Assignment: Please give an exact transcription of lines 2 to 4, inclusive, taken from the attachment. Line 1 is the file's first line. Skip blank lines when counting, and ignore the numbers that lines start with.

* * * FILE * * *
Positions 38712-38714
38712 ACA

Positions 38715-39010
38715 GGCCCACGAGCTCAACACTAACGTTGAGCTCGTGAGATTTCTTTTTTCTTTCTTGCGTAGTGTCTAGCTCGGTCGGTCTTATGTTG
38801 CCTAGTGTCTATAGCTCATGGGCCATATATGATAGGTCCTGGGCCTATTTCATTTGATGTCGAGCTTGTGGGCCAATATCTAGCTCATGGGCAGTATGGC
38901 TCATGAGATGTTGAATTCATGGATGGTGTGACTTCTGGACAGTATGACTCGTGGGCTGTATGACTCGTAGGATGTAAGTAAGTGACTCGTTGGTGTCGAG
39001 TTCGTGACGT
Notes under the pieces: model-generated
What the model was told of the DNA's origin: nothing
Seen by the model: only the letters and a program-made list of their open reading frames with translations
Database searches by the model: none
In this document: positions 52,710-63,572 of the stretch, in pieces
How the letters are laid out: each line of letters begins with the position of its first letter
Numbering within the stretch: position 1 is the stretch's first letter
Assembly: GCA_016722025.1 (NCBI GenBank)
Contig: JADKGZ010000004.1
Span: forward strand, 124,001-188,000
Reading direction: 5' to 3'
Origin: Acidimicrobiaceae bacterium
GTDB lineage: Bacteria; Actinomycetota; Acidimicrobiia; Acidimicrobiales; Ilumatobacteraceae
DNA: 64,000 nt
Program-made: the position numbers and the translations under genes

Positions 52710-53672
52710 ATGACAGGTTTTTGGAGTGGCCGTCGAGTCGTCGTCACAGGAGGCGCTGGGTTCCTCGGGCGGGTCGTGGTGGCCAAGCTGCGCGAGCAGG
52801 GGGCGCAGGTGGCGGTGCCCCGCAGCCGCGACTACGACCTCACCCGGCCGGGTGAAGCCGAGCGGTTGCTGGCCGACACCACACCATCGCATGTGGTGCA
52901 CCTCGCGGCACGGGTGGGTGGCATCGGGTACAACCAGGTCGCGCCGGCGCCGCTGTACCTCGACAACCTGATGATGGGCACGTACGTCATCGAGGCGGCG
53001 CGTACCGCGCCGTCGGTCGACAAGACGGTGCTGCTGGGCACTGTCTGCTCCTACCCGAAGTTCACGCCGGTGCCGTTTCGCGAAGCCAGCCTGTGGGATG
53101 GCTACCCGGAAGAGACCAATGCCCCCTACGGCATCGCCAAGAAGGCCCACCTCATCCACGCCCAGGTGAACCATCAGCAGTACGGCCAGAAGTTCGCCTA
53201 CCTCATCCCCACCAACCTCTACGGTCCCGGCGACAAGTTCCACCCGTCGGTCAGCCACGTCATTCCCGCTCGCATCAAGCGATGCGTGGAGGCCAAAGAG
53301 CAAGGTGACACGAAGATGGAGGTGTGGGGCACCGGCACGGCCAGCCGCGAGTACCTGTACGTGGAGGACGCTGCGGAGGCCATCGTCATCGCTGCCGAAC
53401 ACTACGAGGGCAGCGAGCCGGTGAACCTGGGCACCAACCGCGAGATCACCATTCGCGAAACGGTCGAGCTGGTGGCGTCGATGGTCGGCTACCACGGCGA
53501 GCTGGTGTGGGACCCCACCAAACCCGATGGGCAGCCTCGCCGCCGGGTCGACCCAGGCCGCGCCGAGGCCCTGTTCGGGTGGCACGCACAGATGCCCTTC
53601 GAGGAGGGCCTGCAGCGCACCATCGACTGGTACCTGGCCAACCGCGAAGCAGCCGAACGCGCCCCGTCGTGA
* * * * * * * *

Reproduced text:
38712 ACA

Positions 38715-39010
38715 GGCCCACGAGCTCAACACTAACGTTGAGCTCGTGAGATTTCTTTTTTCTTTCTTGCGTAGTGTCTAGCTCGGTCGGTCTTATGTTG